A certified public accountant (CPA) is an accounting professional who passed a standard CPA exam and met their state’s requirements for experience and education to become licensed. A CPA can hold down any number of jobs, such as tax accountant, financial analyst, internal auditor, chief financial officer and accounting professor.
As the American Institute of CPAs explains, all CPAs are accountants, but not all accountants are CPAs. However, CPAs and non-CPA accountants typically hold bachelor’s degrees in accounting or finance.
As of August 2021, nearly 670,000 people in the U.S. held active CPA licenses, according to the National Association of State Boards of Accountancy. That figure excludes data from Hawaii. There are more than 1.3 million accountants (CPAs and non-CPAs) and auditors across the nation, the U.S. Bureau of Labor Statistics says.
“The CPA credential is a symbol of trust and professionalism in the world of business. It’s a highly challenging professional track, but the reward is that CPAs are considered the most trusted advisers in business,” the American Institute of CPAs says.
What Does a Certified Public Accountant do?
So, a certified public accountant handles accounting duties. But beyond that, what does a CPA do? Generally speaking, a CPA helps their employer or clients deal with complex financial matters and achieve financial goals. For instance, a CPA might:
- Prepare a family’s tax returns
- Comb through a government agency’s financial records to search for evidence of fraud or other criminal misbehavior
- Consult with a business on its financial strategies
- Compile a company’s yearly financial reports
“Increasingly, people rely on CPAs for assistance in building college funds, planning for retirement, and creating estate plans,” the Society of Louisiana Certified Public Accountants says.
Daniel Sleep, a CPA who owns an accounting firm that services small businesses, says being a CPA “can be rewarding, or it can be the worst. You really need to find within the accounting profession what you enjoy most. Otherwise, it will be draining.”
How to Become a CPA
Requirements for becoming a certified public accountant vary from state to state. However, all states require at least 120 hours of college credit and a college degree, says CPA Tim Yoder, the tax and accounting analyst for the Fit Small Business website. A majority of states require 150 hours of college credit.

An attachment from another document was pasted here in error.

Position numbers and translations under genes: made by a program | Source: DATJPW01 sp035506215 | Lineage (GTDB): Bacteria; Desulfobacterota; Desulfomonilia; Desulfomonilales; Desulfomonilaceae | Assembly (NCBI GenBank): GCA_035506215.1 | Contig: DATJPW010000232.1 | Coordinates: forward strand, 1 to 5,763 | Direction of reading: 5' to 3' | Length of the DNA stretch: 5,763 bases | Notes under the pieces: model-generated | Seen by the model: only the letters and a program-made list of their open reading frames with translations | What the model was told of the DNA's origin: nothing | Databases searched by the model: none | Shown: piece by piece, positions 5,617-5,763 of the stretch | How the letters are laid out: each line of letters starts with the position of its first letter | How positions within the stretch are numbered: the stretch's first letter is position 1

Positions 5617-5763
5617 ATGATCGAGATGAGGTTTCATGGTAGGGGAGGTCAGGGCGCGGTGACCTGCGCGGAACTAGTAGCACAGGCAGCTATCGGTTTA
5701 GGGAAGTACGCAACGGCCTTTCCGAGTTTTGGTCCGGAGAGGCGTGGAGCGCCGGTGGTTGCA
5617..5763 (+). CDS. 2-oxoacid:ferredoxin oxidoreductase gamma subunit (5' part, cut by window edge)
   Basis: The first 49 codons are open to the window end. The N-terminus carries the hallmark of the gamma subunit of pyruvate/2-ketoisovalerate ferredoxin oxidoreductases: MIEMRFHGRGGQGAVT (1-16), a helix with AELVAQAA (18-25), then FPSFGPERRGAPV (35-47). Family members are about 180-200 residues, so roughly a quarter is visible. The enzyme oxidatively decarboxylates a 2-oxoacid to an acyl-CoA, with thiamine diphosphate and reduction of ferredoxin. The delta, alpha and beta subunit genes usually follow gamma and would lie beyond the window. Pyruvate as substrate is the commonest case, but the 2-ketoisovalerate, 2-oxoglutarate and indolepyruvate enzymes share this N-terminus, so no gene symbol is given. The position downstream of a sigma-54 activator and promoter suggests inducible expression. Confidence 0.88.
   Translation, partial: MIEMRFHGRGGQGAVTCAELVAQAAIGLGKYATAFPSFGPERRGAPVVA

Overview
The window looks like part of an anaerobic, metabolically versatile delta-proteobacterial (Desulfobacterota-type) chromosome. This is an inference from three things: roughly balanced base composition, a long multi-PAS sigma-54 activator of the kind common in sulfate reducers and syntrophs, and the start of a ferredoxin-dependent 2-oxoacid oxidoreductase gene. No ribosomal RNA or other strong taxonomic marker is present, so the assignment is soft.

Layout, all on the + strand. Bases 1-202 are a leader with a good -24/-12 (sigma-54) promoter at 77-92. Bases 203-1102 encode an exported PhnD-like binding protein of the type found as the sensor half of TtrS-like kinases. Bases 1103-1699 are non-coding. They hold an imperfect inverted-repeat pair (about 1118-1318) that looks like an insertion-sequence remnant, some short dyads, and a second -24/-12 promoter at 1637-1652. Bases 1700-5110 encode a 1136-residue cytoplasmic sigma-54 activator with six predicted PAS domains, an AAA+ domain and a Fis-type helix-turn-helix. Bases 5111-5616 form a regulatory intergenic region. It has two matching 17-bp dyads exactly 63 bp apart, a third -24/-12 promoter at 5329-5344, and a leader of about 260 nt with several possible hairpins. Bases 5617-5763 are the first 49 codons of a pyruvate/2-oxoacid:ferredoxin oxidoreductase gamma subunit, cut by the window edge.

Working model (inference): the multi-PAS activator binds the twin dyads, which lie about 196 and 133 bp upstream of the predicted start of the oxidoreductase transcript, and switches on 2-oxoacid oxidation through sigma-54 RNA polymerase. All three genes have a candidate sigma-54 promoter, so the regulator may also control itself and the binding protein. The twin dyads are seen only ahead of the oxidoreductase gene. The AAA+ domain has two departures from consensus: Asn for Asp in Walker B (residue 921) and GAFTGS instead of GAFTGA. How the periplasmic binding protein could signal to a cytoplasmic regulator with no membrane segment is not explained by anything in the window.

“Your degree does not necessarily have to be in accounting, but you’ll need a certain number of hours in accounting courses,” Yoder says.
Once you meet the education requirements, you must pass four CPA exams lasting four hours each, Yoder explains. These exams, which can be taken separately, cover topics like accounting, auditing, regulation and taxation. Once you’ve completed the first exam, you must complete the remaining exams within 18 months.
Furthermore, most states require a CPA candidate to pass an ethics exam.
Most states also demand a certain amount of experience before you can be licensed as a CPA, such as one to two years working with a licensed CPA.
Once someone receives a CPA license, they must take continuing education courses to maintain the license.
CPA Jenna Carson, a partner at personal finance website MoneyLucid.com, notes that many CPAs spend at least eight years studying and working before obtaining a license.
“The length of time is tough, but if you make it through, you know you’re on the right path,” Carson says.
How Much Does a CPA Make?
As of May 2021, the median annual pay for an accountant or auditor stood at $77,250, according to the U.S. Bureau of Labor Statistics. One estimate suggests that a certified public accountant can earn about 10% to 15% more than an accountant who’s not a CPA. Put another way: A CPA holds the potential to make at least $1 million more than a non-CPA counterpart during their career.
Career prospects for accountants and auditors look good. The labor bureau predicts the employment of accountants and auditors will rise 7% from 2020 to 2030, with an average of about 135,000 openings in those fields projected each year.
Despite that demand, Sleep cautions that being a CPA won’t guarantee you’ll rake in the money.
“You can start making as little as $50,000, but if you are a good people person and have good management skills, you can usually make upwards of $150,000 to $250,000,” he says. “For those wanting to be their own boss or be a partner at a good firm, you can make much more than that.”
Beyond the pay, Yoder believes becoming a CPA is “the absolute best way” to launch a career in business.
“Many new CPAs start their careers at public accounting firms, but within a few years move on to something else in the business world,” he says. “Those first few years at a CPA firm expose young business professionals to the inner workings of many different businesses. They learn so much more working with multiple clients than they would if they worked for a single company.”
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